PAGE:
With several emerging countries rapidly adopting mobile phone banking, experts in the Gulf region are speculating whether traditional banking is on the verge of a major transformation. During a meeting of industry leaders in Dubai this week, there was agreement that mobile payments would continue to be provided by banks in developed countries while mobile operators would begin to dominate in emerging markets. However, with their unique combination of wealthy, over serviced elites and poor, unbanked laborers, there is far less consensus on what will become the norm in the Gulf States.
For banks and mobile operators, the stakes are high – and both are rapidly signing deals with solution providers and trying to gain footholds in the market. Banks are excited by the prospect of serving large numbers of customers through a very low-cost channel. At the same time, mobile operators are eager to leverage their strong brands and control of the SIM card in every phone to provide a new service.
The dynamics are very different depending on whether you look at the domestic person-to-person transfers or cross-border payments. Most workers don’t need to go to the potential cost and hassle of loading their salary into an e-wallet for domestic payments purposes. Most of their spending is on consumer goods and is consumed close to where they live. Cross-border payments are another issue altogether. I doubt whether the worker who goes to the exchange bureau once or twice a month to send money home is desperate to be able to send money directly from his phone…especially if he needs to load the cash by going to visit an agent first.
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The Gulf presents a very different situation to Kenya, which is the leading market for mobile payments. Over 8 million of the leading mobile operator’s customers have signed up for a service called Mpesa in less than three years (1 in 3 adults by some estimates) and make regular payments to relatives up-country. There are difficulties of achieving the same results in the cross-border market: For international remittances.
Few mobile network operators have a commanding market share at both ends of a remittance corridor. Once operators need to work across different networks and systems, the costs, risks, and complexity of offering the solution and convincing customers to use it increase dramatically. Many countries in the region are in a similar situation.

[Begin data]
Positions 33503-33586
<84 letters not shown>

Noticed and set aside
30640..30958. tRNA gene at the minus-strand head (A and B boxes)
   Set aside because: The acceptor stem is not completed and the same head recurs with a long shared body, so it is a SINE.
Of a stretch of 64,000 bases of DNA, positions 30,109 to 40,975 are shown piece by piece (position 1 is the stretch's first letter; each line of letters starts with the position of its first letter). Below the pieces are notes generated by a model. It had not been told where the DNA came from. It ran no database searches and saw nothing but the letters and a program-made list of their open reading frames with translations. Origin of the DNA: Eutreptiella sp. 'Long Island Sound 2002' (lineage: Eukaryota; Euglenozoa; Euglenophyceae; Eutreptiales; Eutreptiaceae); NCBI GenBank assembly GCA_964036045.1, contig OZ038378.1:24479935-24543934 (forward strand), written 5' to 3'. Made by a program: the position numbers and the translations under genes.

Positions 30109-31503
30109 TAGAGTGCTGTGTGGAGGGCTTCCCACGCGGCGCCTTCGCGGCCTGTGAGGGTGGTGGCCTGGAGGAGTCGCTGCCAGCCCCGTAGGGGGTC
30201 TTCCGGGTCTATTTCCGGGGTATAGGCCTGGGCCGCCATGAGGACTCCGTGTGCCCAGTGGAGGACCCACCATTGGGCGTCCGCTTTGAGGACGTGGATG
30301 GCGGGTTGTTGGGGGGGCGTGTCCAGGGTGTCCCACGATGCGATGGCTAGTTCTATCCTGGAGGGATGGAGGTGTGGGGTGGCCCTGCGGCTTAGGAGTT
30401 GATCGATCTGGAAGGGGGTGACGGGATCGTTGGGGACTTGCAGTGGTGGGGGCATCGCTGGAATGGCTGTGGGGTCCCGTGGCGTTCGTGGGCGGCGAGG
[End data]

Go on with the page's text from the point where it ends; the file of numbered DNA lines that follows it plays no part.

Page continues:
Where the real challenge may be to provide low-cost payroll cards to workers, then linking the card to a remittance platform that operates on the phone, this is a game that everyone can play – including the exchange houses, which offer an increasingly sophisticated range of products. However, once every phone comes with a money transfer application pre-loaded (which may soon be the case given the recent deal between Nokia and Obopay), then things could begin to change in the GCC.
Copyright 2009 Genesis Analytics, PTY Ltd.
No portion of this article can be reproduced without express written permission from the copyright holder. Richard Ketley is a director of Genesis Analytics and has been head of the banking and access to financial services practices since 2001. Richard is widely recognized and consulted as a leading expert on banking in Africa.
He has worked extensively with banking and financial sector clients throughout Africa and the Middle East. Genesis Analytics is a specialist banking and payment strategy firm with operations in the UAE and South Africa. Richard was a speaker at the Mobile Money Transfer Conference held in Dubai from 26-28 October 2009. For more information, visit http://www.genesis-analytics.com